CINCINNATI (AP) — Strong winds and snow whipped across Ohio roads, causing accidents, lane closures and emergency travel restrictions, and grounded some flights Wednesday as a major storm system pushed through on its way to the Northeast.
The northern part of the state, including Cleveland and Ashtabula, had been under a blizzard warning earlier Wednesday. The National Weather Service later canceled the warning and issued a winter weather advisory. The system still was expected to bring up to four inches of evening snow, and wind gust could reach 30 mph.
Conditions eased in southern parts of the state, but forecasters warned that freezing temperatures overnight could result in icy roads for Thursday morning drivers.
Dozens of flights at airports from Dayton to Cleveland were canceled or delayed, with more expected as some 900 flights nationwide were canceled. Cleveland Hopkins International Airport spokesman Todd Payne cautioned travelers to check with their airlines.
Early indications were that day-after-Christmas mall traffic was down, too, with people holding off in the weather on returning that ugly sweater or other unwanted gifts.
“I can’t feel my feet, and the ice is hurting when it hits my face,” said Tracy Flint, a Columbus hair stylist, who was trudging across a shopping center parking lot to get to work. “But it could be worse.”
The Ohio Turnpike imposed restrictions against high-profile vehicles and triple-trailer vehicles Wednesday night, and authorities reported multiple accidents on the turnpike in northern Ohio.
In Darke County, in western Ohio, the sheriff’s office issued a Level 3 snow emergency, which bars all but emergency traffic. Authorities said blowing and drifting show cut visibility to near zero, and they were getting calls from motorists stranded in rural areas. A Level 3 also was issued in another western Ohio county, Mercer.
In nearby Preble County, Interstate 70 heading west toward Indiana was closed temporarily early Wednesday afternoon while a traffic accident was cleared, and Columbus police officers closed westbound I-70 near the capital later in the day to give salt crews time to clear ice off the lanes.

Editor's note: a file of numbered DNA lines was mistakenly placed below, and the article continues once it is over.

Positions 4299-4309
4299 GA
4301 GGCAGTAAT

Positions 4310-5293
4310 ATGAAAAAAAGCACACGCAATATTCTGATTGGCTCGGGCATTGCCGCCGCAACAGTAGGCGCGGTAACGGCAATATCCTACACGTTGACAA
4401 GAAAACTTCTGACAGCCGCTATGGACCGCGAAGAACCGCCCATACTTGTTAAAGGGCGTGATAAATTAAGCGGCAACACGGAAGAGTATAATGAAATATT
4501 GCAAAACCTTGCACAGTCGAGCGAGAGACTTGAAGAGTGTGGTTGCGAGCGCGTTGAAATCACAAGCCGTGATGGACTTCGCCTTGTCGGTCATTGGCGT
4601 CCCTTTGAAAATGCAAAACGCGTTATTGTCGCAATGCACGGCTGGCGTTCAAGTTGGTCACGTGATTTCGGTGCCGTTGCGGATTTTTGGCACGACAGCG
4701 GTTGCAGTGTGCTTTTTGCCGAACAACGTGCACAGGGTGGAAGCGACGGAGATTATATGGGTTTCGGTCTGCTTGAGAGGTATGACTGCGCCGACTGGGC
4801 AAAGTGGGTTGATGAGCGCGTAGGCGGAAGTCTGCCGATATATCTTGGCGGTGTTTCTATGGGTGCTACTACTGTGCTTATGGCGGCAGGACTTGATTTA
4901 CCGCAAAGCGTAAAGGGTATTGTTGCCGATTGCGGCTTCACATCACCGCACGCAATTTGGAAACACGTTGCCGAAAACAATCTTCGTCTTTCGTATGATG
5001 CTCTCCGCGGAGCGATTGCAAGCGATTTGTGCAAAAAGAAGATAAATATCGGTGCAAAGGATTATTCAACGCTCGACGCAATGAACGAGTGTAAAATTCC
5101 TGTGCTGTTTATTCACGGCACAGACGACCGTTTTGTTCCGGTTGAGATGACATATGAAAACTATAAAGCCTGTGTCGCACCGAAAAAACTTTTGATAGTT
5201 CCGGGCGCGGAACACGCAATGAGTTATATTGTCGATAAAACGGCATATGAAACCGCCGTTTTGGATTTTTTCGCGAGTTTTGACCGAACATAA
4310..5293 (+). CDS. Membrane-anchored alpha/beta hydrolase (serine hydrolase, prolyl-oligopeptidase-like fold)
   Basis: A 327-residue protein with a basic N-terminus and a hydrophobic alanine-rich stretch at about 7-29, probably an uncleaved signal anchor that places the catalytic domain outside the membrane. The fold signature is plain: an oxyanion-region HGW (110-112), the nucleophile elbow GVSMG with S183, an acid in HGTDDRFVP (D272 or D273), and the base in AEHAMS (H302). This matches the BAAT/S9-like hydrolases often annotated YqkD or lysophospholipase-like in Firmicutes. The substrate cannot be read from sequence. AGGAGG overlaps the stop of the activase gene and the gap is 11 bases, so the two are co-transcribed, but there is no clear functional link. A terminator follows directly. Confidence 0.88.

However, Ohio State Highway Patrol Lt. Anne Ralston said no fatalities from accidents had been reported by mid-afternoon. The Patrol urged drivers to increase their following distances and give themselves extra time to reach their destinations.
Marian Lebron of Cleveland went out early Wednesday to buy oil for her snow blower and replace a couple of lights that had gone out on her car, then returned home and prepared to hunker down. Two to three inches of snow had fallen by mid-afternoon with forecasters calling for much worse conditions later.
Lebron, 53, a telecommunications company project manager, said she can work at home if needed. She said she’s not a snow person, but was ready to do whatever was necessary to make it through the storm, including braving the elements with her snow pants, snow blower and shovel.
“I’m kind of like, ‘Bring it on,'” she said.
The AAA service reported its busiest Wednesday of the year in the Greater Cincinnati region, responding to nearly 500 member calls for tows, jump starts and other help by evening.
Sheriffs in several other western Ohio counties issued road travel warnings, and authorities urged people to give trucks with salt and snow plows room to work on the highways. Several spots already had three to five inches by late morning. The snow was expected to end in the evening, with freezing temperatures remaining.
The state’s largest military base, Wright-Patterson Air Force Base near Dayton, shut down operations because of the storm.
The Ohio Department of Transportation said it pretreated major highways in anticipation of ice and heavy snow. Traffic was slow, but moving, in most of the storm-hit areas.
Agencies in several counties, including Franklin and Cuyahoga, closed because of the weather. Clark County authorities in Springfield said road conditions were so hazardous that county transportation services would be provided only for essential medical needs, such as people getting dialysis treatments. The Greater Cincinnati Homeless Coalition said a winter shelter would open Wednesday evening at a downtown church to make sure people had a warm place to sleep.
Not everyone was impressed.
“If this is the worst of it, that’s OK,” said Thadd Fiala, 38, walking his dog in downtown Cincinnati. “I grew up in Michigan. The worst Cincinnati could do would be a normal day there.”
And in nearby Lawrenceburg, Ind., Chip Perfect of Perfect North expected the snowfall’s aftermath to bring in more skiers to the resort during the holiday period.
“For us, the timing’s good,” he said.
Associated Press writers Julie Carr Smyth, Kantele Franko, Ann Sanner, Andrew Welsh-Huggins and Mitch Stacy in Columbus, Amanda Lee Myers in Cincinnati and Rick Callahan in Indianapolis contributed.
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